We estimate that there are a total of 416 bee species in New York state. Forty-two of the 425 genera of bees in the world (Michener 2007) occur in New York. Our most common (and speciose) genera are Andrena, Lasioglossum, Nomada, Sphecodes, Megachile, Colletes, Osmia, Hylaeus, Melissodes, Bombus, and Coelioxys. A survey of bee species in Pennsylvania (Kilpatrick et al. 2020) documented a total of 437 species, comparable to the number we report here for New York, but likely an underestimate given the size of Pennsylvania.
The majority (54%) of bees in New York State are digger bees (ground-nesting, solitary bees, such as Andrena, Lasioglossum, Colletes, and Melissodes). Species of Andrena are typical of ground-nesting bees in their life history. At the start of the nesting season (in the spring, summer, or fall, depending on the species), female Andrena begin constructing burrows in the soil. At the end of these subterranean burrows they construct brood cells, which are lined with waterproof secretions from the Dufour’s gland. Once a brood cell has been constructed, a female provisions it with a mixture of pollen and nectar collected from flowering plants in the vicinity of the nest. Foraging ranges in these solitary bees are small – on the order of 500 m maximum – so nests are typically close the floral resources. Once the provisions have been collected, the pollen/nectar mixture is sculpted into a spherical pollen ball and an egg is laid on top. The brood cell is then closed and the female begins constructing a new brood cell. Brood cells range in depth from just a few inches to several feet. A typical solitary female might produce just 10–15 offspring over a period of two to three weeks of active foraging.
While the majority of bees in New York State are ground-nesting, several species also make nests in preexisting cavities, such as twigs, hollow stems, beetle burrows, or in sites above ground. These aboveground, cavity nesters include the mason bees, the wool carder bees and various resin bees. Mason bees in New York State include genera such as Osmia, Hoplitis, Prochelostoma, and Heriades. Mason bees comprise roughly 7 percent of the species of bees in New York State. Other cavity- and stem-nesting bees include the leaf-cutter bees in the genus Megachile (Sheffield et al. 2011), carder bees in the genus Anthidium, Pseudoanthidium, and Paranthidium, and the yellow-faced bees in the genus Hylaeus. Megachilefemales line their cells with circular pieces of leaf that they cut from rosebushes and other plants. Hylaeusfemales line their burrows (constructed in plant stems or other hollow tubes) with a cellophane-like material produced by the Dufour’s gland. Hylaeus are unusual bees because they carry pollen internally and not externally, as do most pollen-collecting bees.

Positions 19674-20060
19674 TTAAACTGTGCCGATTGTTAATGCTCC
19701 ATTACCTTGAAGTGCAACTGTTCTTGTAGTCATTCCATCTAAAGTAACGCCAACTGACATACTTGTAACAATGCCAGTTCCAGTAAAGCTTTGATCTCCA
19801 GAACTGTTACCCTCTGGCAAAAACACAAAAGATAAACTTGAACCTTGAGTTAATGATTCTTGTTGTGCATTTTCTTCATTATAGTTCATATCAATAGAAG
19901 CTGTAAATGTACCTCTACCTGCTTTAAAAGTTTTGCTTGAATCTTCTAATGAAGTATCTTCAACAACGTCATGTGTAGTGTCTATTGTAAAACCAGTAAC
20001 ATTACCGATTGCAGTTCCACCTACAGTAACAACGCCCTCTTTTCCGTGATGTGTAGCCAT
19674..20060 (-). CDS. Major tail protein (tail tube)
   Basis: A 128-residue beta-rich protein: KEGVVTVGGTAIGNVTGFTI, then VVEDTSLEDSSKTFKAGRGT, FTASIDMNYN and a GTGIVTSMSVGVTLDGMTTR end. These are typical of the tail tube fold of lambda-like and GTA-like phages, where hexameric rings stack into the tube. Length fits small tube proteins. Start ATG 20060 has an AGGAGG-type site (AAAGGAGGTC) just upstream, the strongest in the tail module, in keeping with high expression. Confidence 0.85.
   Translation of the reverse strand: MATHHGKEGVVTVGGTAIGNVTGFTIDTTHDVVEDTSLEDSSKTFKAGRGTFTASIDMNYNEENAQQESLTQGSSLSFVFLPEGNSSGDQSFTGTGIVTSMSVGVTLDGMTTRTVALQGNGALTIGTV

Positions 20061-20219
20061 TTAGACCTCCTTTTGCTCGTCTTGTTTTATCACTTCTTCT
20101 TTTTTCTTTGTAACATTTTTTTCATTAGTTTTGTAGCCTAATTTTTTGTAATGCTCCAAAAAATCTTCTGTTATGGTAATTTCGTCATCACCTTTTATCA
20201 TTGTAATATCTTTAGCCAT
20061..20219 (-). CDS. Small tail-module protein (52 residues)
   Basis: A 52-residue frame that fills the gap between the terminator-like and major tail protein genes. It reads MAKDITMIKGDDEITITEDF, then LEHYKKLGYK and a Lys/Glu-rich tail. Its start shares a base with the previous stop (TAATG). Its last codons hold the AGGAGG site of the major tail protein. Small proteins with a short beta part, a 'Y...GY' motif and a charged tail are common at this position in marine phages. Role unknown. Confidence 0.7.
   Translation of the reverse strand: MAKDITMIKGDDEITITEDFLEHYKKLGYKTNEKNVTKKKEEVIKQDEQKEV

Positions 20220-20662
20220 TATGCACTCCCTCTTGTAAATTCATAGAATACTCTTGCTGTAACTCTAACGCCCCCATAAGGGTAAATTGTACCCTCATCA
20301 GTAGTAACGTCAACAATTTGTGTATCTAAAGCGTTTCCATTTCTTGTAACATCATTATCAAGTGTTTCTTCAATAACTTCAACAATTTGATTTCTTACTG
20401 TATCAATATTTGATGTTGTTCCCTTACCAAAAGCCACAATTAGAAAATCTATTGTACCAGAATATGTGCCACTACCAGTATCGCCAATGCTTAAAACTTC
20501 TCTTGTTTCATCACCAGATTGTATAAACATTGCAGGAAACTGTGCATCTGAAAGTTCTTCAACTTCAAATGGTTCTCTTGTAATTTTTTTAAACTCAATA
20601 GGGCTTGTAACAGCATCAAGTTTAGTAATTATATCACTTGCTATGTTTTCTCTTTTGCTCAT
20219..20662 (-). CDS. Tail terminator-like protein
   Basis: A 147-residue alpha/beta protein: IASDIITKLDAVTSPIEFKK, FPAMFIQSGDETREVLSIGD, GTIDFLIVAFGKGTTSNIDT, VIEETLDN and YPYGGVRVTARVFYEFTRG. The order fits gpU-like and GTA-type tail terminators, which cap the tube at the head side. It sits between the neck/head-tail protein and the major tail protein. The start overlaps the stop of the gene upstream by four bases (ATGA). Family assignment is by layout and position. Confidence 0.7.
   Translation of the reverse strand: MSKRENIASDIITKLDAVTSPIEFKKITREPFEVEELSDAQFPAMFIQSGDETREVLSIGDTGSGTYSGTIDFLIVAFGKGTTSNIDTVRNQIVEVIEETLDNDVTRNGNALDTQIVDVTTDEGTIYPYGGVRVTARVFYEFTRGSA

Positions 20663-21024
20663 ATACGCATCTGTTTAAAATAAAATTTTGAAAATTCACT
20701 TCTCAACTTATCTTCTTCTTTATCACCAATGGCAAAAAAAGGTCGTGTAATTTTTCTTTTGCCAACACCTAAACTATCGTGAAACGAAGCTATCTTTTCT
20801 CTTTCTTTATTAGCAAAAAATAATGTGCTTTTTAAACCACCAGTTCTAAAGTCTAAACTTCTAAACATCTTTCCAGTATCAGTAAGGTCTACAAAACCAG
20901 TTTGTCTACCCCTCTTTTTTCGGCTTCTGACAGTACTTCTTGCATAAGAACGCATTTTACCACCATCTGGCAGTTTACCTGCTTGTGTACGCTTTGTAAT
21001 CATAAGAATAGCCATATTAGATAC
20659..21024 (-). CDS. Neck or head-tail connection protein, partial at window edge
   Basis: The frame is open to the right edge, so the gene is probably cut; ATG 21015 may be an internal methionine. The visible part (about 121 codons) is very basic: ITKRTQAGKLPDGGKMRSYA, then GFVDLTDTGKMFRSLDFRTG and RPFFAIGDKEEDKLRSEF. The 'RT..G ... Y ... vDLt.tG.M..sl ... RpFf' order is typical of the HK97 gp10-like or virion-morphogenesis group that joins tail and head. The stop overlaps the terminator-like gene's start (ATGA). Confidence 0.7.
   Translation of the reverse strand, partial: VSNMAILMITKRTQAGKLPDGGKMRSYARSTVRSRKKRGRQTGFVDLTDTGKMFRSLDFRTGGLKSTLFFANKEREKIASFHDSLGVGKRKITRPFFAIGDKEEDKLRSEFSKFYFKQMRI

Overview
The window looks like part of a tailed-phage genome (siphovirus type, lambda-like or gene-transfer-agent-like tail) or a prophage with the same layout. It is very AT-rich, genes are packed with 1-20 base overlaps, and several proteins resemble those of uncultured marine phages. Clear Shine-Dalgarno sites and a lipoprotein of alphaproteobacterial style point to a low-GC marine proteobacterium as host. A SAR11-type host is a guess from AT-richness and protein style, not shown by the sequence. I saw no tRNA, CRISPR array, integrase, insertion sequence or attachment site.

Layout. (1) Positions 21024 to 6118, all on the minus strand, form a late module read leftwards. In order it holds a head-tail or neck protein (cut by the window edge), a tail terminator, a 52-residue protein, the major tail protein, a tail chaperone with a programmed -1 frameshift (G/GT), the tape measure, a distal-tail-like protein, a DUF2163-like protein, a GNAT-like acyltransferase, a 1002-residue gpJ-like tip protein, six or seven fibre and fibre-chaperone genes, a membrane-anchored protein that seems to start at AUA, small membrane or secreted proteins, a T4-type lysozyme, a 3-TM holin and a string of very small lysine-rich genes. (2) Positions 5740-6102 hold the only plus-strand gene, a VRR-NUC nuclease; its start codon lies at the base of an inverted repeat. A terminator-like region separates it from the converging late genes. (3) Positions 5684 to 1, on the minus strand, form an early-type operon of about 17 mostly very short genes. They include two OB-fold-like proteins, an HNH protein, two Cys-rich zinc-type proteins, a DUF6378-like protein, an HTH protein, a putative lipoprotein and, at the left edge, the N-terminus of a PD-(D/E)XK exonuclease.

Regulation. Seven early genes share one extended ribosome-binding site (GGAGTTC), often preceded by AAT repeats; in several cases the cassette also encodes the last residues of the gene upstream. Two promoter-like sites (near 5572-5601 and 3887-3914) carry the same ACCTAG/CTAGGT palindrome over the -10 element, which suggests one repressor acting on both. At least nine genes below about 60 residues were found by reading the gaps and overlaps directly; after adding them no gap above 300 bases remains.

Another important group of bees are the carpenter bees. In North America we have both small (Ceratina) and large (Xylocopa) carpenter bees. These bees construct nests in wood or preexisting cavities. Xylocopa virginica is a common bee in New York State. Nests are conspicuous because males hover in front of the nests (typically located in fence posts, wooden park benches, and houses) and engage in aggressive territorial battles.
Cleptoparasitic bees comprise 23 percent of the bee species in New York. The two largest genera of cleptoparasitic bees in New York are Sphecodes and Nomada. Parasitic bees are fascinating creatures. They have lost the morphological structures associated with nest construction and pollen collection in most other bees. Instead of constructing and provisioning their own brood cells, parasitic bees enter the nests of other bees (usually when the host female is away) and lay their eggs within the host nest. Once the host female has laid her egg and closed the cell, the parasitic larva hatches from its own egg and kills either the host egg or young larva, then feeds on the host’s pollen. Parasitic bees have devious methods for hiding their eggs from the host females. For example, Nomada and relatives (in the subfamily Nomadinae) put their eggs in the cell wall of the host bee’s nest.
So far, the vast majority of bees we have mentioned are solitary (or parasitic). Important eusocial bees in New York State include both advanced eusocial taxa in which queens and workers are morphologically distinct (such as Apis mellifera, the introduced honey bee) and primitively eusocial taxa, in which queens and workers are distinguishable from each other based only on size or behavior. Important primitively eusocial taxa include Bombus (bumblebees; Apidae), as well as Augochlorella, Halictus, and some species of Lasioglossum (Halictidae). We estimate that approximately 19 percent of the bee species in New York State are eusocial.
- Kilpatrick, S.E., J. Gibbs, M.M. Mikulas, S. Spichiger, N. Ostiguy, D.J. Biddinger1, and M.M. López-Uribe. (2020). An updated checklist of the bees (Hymenoptera, Apoidea, Anthophila) of Pennsylvania, United States of America. Journal of Hymenoptera Research 77: 1-86.
- Michener, C.D. (2007). The Bees of the World. Baltimore: Johns Hopkins University Press.
- Sheffield, C.S., C. Ratti, L. Packer, and T. Griswold (2011). Leafcutter and mason bees of the genus MegachileLatreille (Hymenoptera: Megachilidae) in Canada and Alaska. Canadian Journal of Arthropod Identification 18: 1-107.